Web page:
Simile

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For other uses, see Simile (disambiguation).

A simile is a rhetorical figure expressing comparison or likeness that directly compares two objects through some connective word such as like, as, so, than, or a verb such as resembles. Although similes and metaphors are generally seen as interchangeable, similes acknowledge the imperfections and limitations of the comparative relationship to a greater extent than metaphors. Similes also hedge/protect the author against outrageous, incomplete, or unfair comparison. Generally, metaphor is the stronger and more encompassing of the two forms of rhetorical analogies.

Uses[edit]

In literature[edit]

  • "Curley was flopping like a fish on a line."[1] Of Mice and Men, by John Steinbeck
  • "The very mist on the Essex marshes was like a gauzy and radiant fabric."[2]
  • "Why, man, he doth bestride the narrow world like a Colossus."[3]
  • "But the wisdom of our ancestors is in the simile." Charles Dickens, in the opening to A Christmas Carol.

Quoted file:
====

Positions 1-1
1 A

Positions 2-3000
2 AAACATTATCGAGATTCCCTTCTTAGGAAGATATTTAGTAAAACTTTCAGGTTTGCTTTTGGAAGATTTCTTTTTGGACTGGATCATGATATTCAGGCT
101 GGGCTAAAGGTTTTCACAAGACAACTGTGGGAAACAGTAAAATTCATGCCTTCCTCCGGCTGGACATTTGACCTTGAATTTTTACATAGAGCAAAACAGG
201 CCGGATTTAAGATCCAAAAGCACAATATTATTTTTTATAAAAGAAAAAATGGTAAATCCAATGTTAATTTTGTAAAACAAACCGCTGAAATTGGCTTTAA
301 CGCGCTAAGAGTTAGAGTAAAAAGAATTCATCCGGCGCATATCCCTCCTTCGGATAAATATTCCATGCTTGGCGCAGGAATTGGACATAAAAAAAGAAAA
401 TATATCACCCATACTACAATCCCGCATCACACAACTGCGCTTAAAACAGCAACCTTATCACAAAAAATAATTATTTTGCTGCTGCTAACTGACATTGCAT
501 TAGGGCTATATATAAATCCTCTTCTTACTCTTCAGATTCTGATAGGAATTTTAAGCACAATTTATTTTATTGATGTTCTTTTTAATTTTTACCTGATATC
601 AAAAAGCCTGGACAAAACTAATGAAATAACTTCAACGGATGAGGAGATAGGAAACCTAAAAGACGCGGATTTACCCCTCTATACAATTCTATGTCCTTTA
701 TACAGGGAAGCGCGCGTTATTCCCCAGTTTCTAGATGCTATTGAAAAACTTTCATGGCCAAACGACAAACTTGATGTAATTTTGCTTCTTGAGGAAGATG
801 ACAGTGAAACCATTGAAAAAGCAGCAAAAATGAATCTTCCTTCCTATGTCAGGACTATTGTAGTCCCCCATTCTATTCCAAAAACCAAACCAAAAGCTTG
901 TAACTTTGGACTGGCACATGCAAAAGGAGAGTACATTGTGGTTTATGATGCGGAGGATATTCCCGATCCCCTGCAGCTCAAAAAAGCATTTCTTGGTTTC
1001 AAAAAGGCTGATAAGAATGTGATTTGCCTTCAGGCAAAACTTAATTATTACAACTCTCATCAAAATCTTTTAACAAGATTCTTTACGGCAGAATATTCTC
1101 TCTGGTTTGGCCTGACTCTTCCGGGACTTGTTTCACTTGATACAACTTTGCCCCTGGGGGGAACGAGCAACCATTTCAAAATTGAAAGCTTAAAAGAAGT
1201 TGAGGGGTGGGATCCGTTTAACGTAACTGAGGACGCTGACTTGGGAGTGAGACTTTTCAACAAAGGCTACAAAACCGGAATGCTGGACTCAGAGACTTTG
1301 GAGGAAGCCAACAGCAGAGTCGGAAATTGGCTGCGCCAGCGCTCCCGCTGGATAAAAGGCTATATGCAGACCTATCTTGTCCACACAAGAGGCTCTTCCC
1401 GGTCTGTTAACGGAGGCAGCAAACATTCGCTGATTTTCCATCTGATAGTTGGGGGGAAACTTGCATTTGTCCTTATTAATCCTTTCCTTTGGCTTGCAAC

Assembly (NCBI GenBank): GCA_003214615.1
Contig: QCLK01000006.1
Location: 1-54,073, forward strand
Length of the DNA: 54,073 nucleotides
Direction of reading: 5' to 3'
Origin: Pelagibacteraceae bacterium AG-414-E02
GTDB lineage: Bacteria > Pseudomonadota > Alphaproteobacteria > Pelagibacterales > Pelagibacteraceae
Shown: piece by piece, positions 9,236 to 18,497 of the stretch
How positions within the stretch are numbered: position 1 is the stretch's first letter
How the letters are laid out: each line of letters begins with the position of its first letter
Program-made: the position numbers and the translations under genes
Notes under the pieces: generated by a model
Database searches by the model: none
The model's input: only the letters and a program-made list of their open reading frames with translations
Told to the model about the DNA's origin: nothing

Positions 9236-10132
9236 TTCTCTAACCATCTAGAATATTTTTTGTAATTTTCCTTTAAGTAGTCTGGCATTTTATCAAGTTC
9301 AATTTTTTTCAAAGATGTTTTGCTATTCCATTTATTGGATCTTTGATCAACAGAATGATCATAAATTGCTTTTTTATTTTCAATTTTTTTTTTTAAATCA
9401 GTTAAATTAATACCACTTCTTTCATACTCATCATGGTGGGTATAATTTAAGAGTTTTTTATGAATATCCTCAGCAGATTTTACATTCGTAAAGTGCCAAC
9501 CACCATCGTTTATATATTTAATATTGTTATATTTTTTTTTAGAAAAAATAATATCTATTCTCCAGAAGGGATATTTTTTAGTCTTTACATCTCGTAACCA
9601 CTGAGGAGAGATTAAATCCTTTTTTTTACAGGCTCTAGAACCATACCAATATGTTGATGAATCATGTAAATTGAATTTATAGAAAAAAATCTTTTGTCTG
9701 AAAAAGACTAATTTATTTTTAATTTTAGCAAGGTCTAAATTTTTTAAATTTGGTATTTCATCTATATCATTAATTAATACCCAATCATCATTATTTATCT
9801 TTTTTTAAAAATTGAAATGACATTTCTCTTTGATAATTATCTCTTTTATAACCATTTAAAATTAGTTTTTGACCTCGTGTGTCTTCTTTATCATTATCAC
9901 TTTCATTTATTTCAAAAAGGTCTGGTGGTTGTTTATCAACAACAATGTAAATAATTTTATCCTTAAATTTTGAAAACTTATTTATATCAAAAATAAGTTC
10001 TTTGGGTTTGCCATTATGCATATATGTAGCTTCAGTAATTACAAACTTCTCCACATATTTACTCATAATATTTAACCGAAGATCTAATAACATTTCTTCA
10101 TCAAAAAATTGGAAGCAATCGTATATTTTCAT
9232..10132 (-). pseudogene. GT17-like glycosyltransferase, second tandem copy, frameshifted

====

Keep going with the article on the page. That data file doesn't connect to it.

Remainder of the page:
Using "like"[edit]

A simile can explicitly provide the basis of a comparison or leave this basis implicit. In the implicit case the simile leaves the audience to determine for themselves which features of the target are being predicated. It may be a type of sentence that uses "as" or "like" to connect the words being compared.

  • She is sweet like candy.
  • He is like a refiner's fire.
  • Her eyes twinkled like stars.
  • He fights like a lion.
  • He runs like a cheetah.
  • She is fragrant like a rose.
  • Gareth is like a bear when he gets angry.
  • "For hope grew round me, like the twining vine" (Coleridge - Dejection)
  • "And the executioner went off like an arrow."[4] Alice's Adventures in Wonderland, by Lewis Carroll

Using "as"[edit]

The use of "as" makes the simile more explicit.

  • This is as pretty as Cinderella.
  • He runs as fast as lightning.
  • She walks as gracefully as a cat.
  • He was as hungry as a lion.
  • He was as mean as a bull.
  • That spider was as fat as an elephant.
  • Cute as a kitten.
  • As busy as a bee.
  • As snug as a bug in a rug.
  • Eyes as big as dinner plates.
  • She has a face as pretty as an angel.

See also[edit]

References[edit]

  1. ^ Steinbeck, John (1937), Of Mice and Men, Sprangler, ISBN 0-14-017739-6 .
  2. ^ Heart of Darknes = Conrad, Blackwood's Magazine, 1902 .
  3. ^ {{citation|title = [[Julius Caesar (play)|Julius Caesar] Act I Scene II]|first = William|last == William Shakespeare|year = 1623}}.
  4. ^ Carroll, Lewis (1865), Alice's Adventures in Wonderland, Macmillan .

External links[edit]